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  • [Greenpoint, Brooklyn]

  • [DOOR SLAMS]

  • [LIGHT SWITCH FLICKS ON]

  • [SOUND OF COMPUTER STARTING UP]

  • [New York Close Up]

  • ["Lucas Blalock's Digital Toolkit"]

  • This is "The Smoker".

  • [SOUND OF CAMERA SHUTTER CLICKING]

  • That picture started off by me wanting to make a picture of a smoker.

  • It sort of relates to this Magritte painting from the late Forties.

  • I was going to have an exhibition in Brussels

  • and Magritte is from Brussels.

  • It seemed like a suitable environment for this, sort of, game.

  • [SOUND OF CAMERA SHUTTER CLICKING]

  • [SOUND OF CASSETTE BEING LOADED]

  • [SOUND OF CAMERA SHUTTER CLICKING]

  • [Lucas Blalock, Artist]

  • I started using Photoshop when I was still in undergrad.

  • It was just, like, a procedural tool.

  • Like, it was a replacement for the dark room.

  • It felt like special effects for a long time.

  • It felt just like something after the fact

  • that it was, sort of, making up ground for a picture.

  • It took me a long time to get to a place

  • where I understood how I might be able to use it.

  • Around the time I read Bertolt Brecht's book on theater

  • he was talking about bringing the labor

  • that happened offstagein a theater productiononto the stage.

  • I started to think about the kinds of labor I was hiding.

  • There are all these ways to, sort of, hide your labor in Photoshop.

  • And I'd been really interested in, sort of, undermining those things.

  • There are a lot of things the computer will do for you

  • that don't need you,

  • and those have never been tools that I've been particularly attracted to.

  • Like, I'm attracted to the ones that are sort of the dumbest tools in Photoshop.

  • And I tend to use them in the most blunt way.

  • [1. Eraser Tool]

  • One of the rules of photography seems to be that

  • the photograph needs to be homogeneous--

  • it needs to be one thing.

  • Usually that's one view.

  • I was really interested in how I add levels of labor to photographs

  • without losing that sense of photographicness.

  • And the cutting through was part of that.

  • [2. Masking]

  • In commercial practice, masking is a way to

  • select the sky in a photograph and make it a darker blue,

  • or to select someone's eyes in a photograph and sort of brighten them up.

  • And for me, masking has sort of opened up possibilities of drawing out relationships.

  • Like, when I saw this bag, it looked like a human torso to me,

  • and when I took its picture,

  • that's sort of what was on my mind.

  • When I got the negative back, I started to look for opportunities

  • to sort of enhance that relationship.

  • One of the tools that I've used a lot is the clone stamp--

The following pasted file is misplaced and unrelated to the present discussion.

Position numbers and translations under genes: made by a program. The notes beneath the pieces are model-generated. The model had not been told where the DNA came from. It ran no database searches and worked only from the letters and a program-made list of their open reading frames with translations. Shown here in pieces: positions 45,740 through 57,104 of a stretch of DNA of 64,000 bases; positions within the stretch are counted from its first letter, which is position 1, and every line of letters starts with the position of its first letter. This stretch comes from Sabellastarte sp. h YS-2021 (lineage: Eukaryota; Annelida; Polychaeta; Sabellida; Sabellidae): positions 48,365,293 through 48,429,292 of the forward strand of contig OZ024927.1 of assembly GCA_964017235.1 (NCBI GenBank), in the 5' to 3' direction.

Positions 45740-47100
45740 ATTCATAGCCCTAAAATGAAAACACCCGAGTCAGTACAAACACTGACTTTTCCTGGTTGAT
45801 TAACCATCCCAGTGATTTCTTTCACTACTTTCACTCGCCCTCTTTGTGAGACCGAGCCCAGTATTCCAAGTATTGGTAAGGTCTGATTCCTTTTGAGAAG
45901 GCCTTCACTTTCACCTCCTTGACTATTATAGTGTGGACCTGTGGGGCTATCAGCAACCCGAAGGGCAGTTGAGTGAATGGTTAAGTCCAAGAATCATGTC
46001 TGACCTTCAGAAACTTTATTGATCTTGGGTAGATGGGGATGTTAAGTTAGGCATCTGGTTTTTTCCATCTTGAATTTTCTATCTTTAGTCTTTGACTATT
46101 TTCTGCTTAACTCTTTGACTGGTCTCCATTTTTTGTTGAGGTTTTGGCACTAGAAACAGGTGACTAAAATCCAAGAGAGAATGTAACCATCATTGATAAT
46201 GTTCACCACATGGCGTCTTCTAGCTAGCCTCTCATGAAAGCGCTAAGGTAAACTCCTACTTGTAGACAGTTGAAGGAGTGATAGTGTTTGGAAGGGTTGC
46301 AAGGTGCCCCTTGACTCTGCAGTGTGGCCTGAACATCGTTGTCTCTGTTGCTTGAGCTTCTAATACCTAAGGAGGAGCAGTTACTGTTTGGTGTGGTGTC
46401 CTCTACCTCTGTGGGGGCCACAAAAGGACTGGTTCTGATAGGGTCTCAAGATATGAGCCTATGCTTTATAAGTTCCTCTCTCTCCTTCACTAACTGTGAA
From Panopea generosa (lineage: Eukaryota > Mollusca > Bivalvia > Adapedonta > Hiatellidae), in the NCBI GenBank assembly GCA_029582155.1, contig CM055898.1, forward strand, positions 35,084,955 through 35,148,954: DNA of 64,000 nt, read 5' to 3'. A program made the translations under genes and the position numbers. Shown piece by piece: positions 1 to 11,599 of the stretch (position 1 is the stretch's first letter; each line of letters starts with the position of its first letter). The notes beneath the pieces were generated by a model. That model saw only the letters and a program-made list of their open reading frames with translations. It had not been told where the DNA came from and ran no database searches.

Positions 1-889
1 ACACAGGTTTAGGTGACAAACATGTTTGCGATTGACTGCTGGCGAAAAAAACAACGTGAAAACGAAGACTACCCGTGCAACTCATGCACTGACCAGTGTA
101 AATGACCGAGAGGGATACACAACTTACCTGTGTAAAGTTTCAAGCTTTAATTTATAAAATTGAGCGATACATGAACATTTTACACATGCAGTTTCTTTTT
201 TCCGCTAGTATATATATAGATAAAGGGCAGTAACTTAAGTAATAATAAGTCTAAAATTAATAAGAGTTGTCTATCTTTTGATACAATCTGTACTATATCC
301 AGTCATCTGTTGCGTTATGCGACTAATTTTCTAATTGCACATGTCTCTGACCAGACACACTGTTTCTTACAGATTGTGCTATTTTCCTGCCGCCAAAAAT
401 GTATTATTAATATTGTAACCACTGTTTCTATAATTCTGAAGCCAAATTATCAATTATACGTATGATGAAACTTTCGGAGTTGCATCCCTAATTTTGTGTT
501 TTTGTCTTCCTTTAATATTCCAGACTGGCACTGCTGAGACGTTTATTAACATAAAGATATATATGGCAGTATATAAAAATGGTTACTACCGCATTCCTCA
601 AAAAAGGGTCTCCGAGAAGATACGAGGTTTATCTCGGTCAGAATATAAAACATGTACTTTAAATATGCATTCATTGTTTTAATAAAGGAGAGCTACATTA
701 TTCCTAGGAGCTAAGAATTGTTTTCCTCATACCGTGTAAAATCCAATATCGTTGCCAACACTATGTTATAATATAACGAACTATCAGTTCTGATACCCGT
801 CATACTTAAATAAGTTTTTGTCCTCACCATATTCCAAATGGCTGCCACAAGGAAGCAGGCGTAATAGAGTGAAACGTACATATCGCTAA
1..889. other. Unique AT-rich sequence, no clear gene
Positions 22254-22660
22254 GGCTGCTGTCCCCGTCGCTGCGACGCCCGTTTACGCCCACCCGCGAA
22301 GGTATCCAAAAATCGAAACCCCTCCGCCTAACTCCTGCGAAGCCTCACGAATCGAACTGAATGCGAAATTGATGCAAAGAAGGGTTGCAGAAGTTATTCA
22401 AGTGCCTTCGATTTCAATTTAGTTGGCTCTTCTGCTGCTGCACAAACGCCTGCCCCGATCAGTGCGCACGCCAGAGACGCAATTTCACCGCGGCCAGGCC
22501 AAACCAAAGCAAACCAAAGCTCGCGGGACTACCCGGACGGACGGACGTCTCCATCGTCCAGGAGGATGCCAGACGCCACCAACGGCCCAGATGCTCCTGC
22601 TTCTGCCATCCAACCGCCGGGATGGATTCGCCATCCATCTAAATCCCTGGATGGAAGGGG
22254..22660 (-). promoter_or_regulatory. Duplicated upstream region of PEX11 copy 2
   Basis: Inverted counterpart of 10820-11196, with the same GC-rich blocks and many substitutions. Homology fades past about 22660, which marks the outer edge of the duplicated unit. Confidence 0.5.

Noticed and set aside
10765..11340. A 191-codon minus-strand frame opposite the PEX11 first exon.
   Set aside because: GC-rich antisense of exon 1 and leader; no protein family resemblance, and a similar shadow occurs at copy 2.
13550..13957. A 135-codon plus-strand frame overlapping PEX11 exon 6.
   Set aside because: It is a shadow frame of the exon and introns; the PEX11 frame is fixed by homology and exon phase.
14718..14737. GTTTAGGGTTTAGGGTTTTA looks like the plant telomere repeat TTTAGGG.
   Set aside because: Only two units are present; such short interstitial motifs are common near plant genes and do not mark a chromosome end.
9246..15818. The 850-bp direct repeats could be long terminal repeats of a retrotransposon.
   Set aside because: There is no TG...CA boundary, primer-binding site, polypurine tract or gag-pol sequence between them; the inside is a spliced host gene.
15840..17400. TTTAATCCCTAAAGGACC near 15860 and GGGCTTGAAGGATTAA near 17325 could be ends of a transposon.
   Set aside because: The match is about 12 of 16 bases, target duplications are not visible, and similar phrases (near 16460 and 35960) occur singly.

• [3. Clone Stamp]

  • you would use to take out imperfections,

  • or you would use to remove a lamp post from a street.

  • I think something with the clone stamp particularly that I'm really excited about:

  • it's an activity that can be either additive or subtractive.

  • So you could cover something up--

  • say, take an object out of the picture--

  • but if you did it poorly,

  • it would leave this, kind of, interference pattern in the background.

  • There's been an anxiety about, sort of, you know,

  • [4. Brush Tool]

  • "Why would you make another picture now?"

  • "What's the point?"

  • "There are pictures of everything already."

  • I really had started to think about photography as an activity of drawing--

  • as a way to try to understand the world through making a picture of it.

  • And this seems to be a continuation of the historic activity of drawing--

  • like, drawing with a pencil.

  • When I started, what I was doing

  • was sort of making a burlesque of commercial practice.

  • Because, really, these were the only people who were using

  • digital effects in their pictures.

  • And so, I use all of the tools that I use

  • in a really similar way.

  • [SOUND OF CAMERA SHUTTER CLICKING]

  • They're all, really, this shovel, you know?

  • They're this extension of the finger.

  • [SOUND OF CAMERA SHUTTER CLICKING]

  • Being sort of stuck into space,

  • it's an entry into a space that I couldn't enter any other way

  • but through Photoshop.

  • Humor, for me, has been an important thing in my work

  • because it's a way to, sort of, bring people into the room.

  • It's literally disarming.

  • Like, Buster Keaton,

  • or like, early cinema--

  • it's people who were incredibly effective

  • at drawing our understanding of the cinema.

  • Buster Keaton's gags give us a way to enter movies.

  • Humor for me is about relationships.

  • It's about an invitation to relate to the objects in the pictures,

  • and I think that more and more, as time has gone on,

  • it's been also about relating to this sort of

  • ambiguousness of photographing digital space

  • and the way that it's now being construed.

  • I believe in art because art makes new spaces.

  • Aesthetics is a way of, sort of, proto thinking--

  • of thinking before you can think these new thoughts.

  • Even in the goofiest, most ridiculous way,

  • aesthetics is a way of, sort of, unpacking possibility.

[Greenpoint, Brooklyn]

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Lucas Blalock's Digital Toolkit | ART21 "New York Close Up"

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    Chihyu Lin posted on 2015/10/09
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